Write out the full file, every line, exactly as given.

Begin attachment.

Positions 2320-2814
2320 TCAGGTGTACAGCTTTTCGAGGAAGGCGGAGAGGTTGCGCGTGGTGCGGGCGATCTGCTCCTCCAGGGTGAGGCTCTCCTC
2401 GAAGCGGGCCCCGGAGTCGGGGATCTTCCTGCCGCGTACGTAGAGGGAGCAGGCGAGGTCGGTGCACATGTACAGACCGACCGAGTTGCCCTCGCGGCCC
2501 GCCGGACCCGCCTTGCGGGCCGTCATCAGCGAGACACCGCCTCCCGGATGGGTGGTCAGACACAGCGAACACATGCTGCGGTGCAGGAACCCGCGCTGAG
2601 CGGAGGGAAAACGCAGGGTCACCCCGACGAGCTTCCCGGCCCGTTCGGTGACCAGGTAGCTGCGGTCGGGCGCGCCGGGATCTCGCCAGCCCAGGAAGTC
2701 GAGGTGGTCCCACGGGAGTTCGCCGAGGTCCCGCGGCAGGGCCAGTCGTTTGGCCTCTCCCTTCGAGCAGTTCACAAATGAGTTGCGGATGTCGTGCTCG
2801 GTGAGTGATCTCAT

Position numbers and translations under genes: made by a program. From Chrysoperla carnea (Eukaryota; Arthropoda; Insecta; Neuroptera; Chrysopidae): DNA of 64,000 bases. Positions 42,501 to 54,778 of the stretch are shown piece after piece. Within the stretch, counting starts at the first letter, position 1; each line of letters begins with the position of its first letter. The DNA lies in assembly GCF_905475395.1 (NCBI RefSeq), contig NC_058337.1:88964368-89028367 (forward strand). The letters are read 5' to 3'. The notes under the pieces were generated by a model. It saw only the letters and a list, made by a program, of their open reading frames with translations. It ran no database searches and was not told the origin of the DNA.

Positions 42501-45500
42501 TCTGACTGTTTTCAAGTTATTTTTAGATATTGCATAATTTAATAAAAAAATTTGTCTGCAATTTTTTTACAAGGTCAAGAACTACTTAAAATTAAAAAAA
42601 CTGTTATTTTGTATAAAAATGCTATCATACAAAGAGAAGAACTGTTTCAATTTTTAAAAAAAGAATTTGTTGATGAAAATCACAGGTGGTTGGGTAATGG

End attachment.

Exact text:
Positions 2320-2814
2320 TCAGGTGTACAGCTTTTCGAGGAAGGCGGAGAGGTTGCGCGTGGTGCGGGCGATCTGCTCCTCCAGGGTGAGGCTCTCCTC
2401 GAAGCGGGCCCCGGAGTCGGGGATCTTCCTGCCGCGTACGTAGAGGGAGCAGGCGAGGTCGGTGCACATGTACAGACCGACCGAGTTGCCCTCGCGGCCC
2501 GCCGGACCCGCCTTGCGGGCCGTCATCAGCGAGACACCGCCTCCCGGATGGGTGGTCAGACACAGCGAACACATGCTGCGGTGCAGGAACCCGCGCTGAG
2601 CGGAGGGAAAACGCAGGGTCACCCCGACGAGCTTCCCGGCCCGTTCGGTGACCAGGTAGCTGCGGTCGGGCGCGCCGGGATCTCGCCAGCCCAGGAAGTC
2701 GAGGTGGTCCCACGGGAGTTCGCCGAGGTCCCGCGGCAGGGCCAGTCGTTTGGCCTCTCCCTTCGAGCAGTTCACAAATGAGTTGCGGATGTCGTGCTCG
2801 GTGAGTGATCTCAT

Position numbers and translations under genes: made by a program. From Chrysoperla carnea (Eukaryota; Arthropoda; Insecta; Neuroptera; Chrysopidae): DNA of 64,000 bases. Positions 42,501 to 54,778 of the stretch are shown piece after piece. Within the stretch, counting starts at the first letter, position 1; each line of letters begins with the position of its first letter. The DNA lies in assembly GCF_905475395.1 (NCBI RefSeq), contig NC_058337.1:88964368-89028367 (forward strand). The letters are read 5' to 3'. The notes under the pieces were generated by a model. It saw only the letters and a list, made by a program, of their open reading frames with translations. It ran no database searches and was not told the origin of the DNA.

Positions 42501-45500
42501 TCTGACTGTTTTCAAGTTATTTTTAGATATTGCATAATTTAATAAAAAAATTTGTCTGCAATTTTTTTACAAGGTCAAGAACTACTTAAAATTAAAAAAA
42601 CTGTTATTTTGTATAAAAATGCTATCATACAAAGAGAAGAACTGTTTCAATTTTTAAAAAAAGAATTTGTTGATGAAAATCACAGGTGGTTGGGTAATGG